People pay attention when the principal speaks. It’s one of the privileges (and perils) of the role. Wise principals use that voice of authority to communicate their values. One of my values is that respectful questioning and disagreement accelerates our collective learning. I explicitly say this at meetings and encourage “pushback.” However, saying this isn’t enough. Leaders need to show that dissent will be listened to. Without this reassurance, a disagreement doesn’t go away; it just moves to the parking lot or staff room to grow.

At an instructional leadership team meeting my first year, an insightful but often quiet teacher gingerly disagreed with my idea. As a result, the plan took off in the direction she’d pointed us, and we came up with something better.

This moment was pivotal. If she hadn’t disagreed with the proposal, we wouldn’t have arrived at the stronger place. I shared this with When leaders meet anger or frustration with genuine, compassionate interest in the other person’s perspective, we earn trust. the entire team to show why I valued such behavior. The result? Teachers learned that their opinions would be treated respectfully and could be consequential.

One way to communicate respect and build trust with a teacher is to be familiar with his or her work. A union representative once said he trusted his principal because she was in his classroom every day, even if only for two minutes. Many teachers are reassured when the principal visits regularly enough to know the routines and identify the small victories in student behavior and learning. Teachers pour energy and effort into their work every day. It’s easy to take this for granted; after all, it’s what we do. However, it engenders trust when your boss can speak to the specifics of your work.

Name Your Biases

Some white people seek to build trust with people of color by claiming to be colorblind. This strategy may be well-intentioned, but it’s not helpful. Race isn’t something to be feared. Would we say that we don’t see gender? Why do people feel they shouldn’t see race? Leaders can’t build trust without recognizing and valuing people’s full selves.

Furthermore, our society is not colorblind. In a New York Times article titled “Racial Bias, Even When We Have Good Intentions,” from Jan. 3, 2015, Senhil Mullainathan writes that study after study shows that people of color are treated differently when applying for jobs, buying houses, getting medical treatment and more. Increasingly, the research shows that these findings refl ect unconscious biases rather than overt prejudice.

I’ve learned that as a white person leading a racially diverse school community, a critical step in building trust is to own and confront my biases. In their 2013 book Blindspot: Hidden Biases of Good People, psychologists Mahzarin R. Banaji and Anthony G. Greenwald show that we all unconsciously absorb prejudices about people of color. These messages, buried deep in our unconscious, can make us act counter to our best intentions if we aren’t alert to them.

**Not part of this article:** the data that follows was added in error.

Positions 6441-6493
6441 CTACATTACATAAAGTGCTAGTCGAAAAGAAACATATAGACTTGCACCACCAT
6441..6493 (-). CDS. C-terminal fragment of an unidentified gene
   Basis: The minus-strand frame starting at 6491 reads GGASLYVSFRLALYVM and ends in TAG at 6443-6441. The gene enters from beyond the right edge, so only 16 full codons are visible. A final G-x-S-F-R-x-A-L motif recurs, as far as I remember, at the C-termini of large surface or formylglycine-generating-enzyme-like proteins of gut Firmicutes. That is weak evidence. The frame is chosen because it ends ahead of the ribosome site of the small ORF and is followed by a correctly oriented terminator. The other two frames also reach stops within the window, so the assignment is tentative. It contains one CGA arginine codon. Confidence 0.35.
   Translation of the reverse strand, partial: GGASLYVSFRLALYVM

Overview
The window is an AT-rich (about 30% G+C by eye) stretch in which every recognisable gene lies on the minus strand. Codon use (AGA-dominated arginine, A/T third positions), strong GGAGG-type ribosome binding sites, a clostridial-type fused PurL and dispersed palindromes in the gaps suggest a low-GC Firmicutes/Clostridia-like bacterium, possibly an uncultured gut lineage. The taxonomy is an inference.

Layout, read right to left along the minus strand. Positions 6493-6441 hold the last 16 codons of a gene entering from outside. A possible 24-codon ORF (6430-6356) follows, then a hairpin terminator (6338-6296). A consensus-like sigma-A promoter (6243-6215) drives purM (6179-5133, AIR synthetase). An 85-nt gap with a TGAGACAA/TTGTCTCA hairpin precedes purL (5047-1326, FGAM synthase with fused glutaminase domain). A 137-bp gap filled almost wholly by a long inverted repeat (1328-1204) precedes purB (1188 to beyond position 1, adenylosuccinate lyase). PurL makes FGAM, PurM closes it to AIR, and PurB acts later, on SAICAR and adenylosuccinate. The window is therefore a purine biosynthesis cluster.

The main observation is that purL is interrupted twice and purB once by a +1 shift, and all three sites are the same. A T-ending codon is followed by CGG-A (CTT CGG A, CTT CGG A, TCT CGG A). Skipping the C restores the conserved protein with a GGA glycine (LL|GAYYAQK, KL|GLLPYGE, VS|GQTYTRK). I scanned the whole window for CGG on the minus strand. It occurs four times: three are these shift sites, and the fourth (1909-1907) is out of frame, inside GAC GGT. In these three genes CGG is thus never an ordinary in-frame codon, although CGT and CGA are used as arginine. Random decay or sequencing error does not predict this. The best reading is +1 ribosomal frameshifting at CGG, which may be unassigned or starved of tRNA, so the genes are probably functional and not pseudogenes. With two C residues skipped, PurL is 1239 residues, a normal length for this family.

For example, an African American father walks into school and the principal assumes he’s a janitor. An administrator assumes the young, new teacher of color is paranoid about being treated differently instead of seeking to understand her concerns. Six kids of color are hanging out in front of the school and people worry that trouble is brewing. Such hidden biases undermine not only trust, but also the work we aspire to do. Knowing that I’m biased means I have to watch my decision-making all the time.

For example:

  • Do I file reports with the state for child neglect more quickly with a family of color than a white family?
  • Do I consider a parent of color pushy, but a white parent who does the same thing a strong advocate? ­
  • Do I ignore when a low-income family doesn’t show up for a conference, but feel worried for a more affl uent family that does the same?
  • How do I respond when a particular subgroup— whether it’s black, low-income, or kids with learning disabilities—all fail the state exam? Would I react differently if all of the white students (or students in another group) failed?

Asking such questions helps me counteract my unconscious bias. In her 2008 article “Cultivating the Trust of Black Parents,” psychologist Beverly Daniel Tatum explains that when a white educator names race, it is reassuring not because it means the person is free from bias, but because it indicates awareness of her prejudices—an awareness of the larger problem so many families of color face. Recognizing the pervasiveness of bias is an important first step. Acknowledging that I might make mistakes because of this bias—then actively working to counter it—builds trust.

Take the Time

Trust happens through thousands of small, purposeful interactions over time. In addition to the steps described above, leaders earn trust when they keep promises, respond when teachers ask for help, and have diffi cult conversations with adults to ensure high-quality teaching for everyone. It’s not a simple task. Can you accelerate it? No. Can you make progress every day? Absolutely.

Sarah E. Fiarman, a former principal, is an author and educational consultant. This article draws from material in her book, Becoming a School Principal.

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Fiarman_MJ17.pdf3.74 MB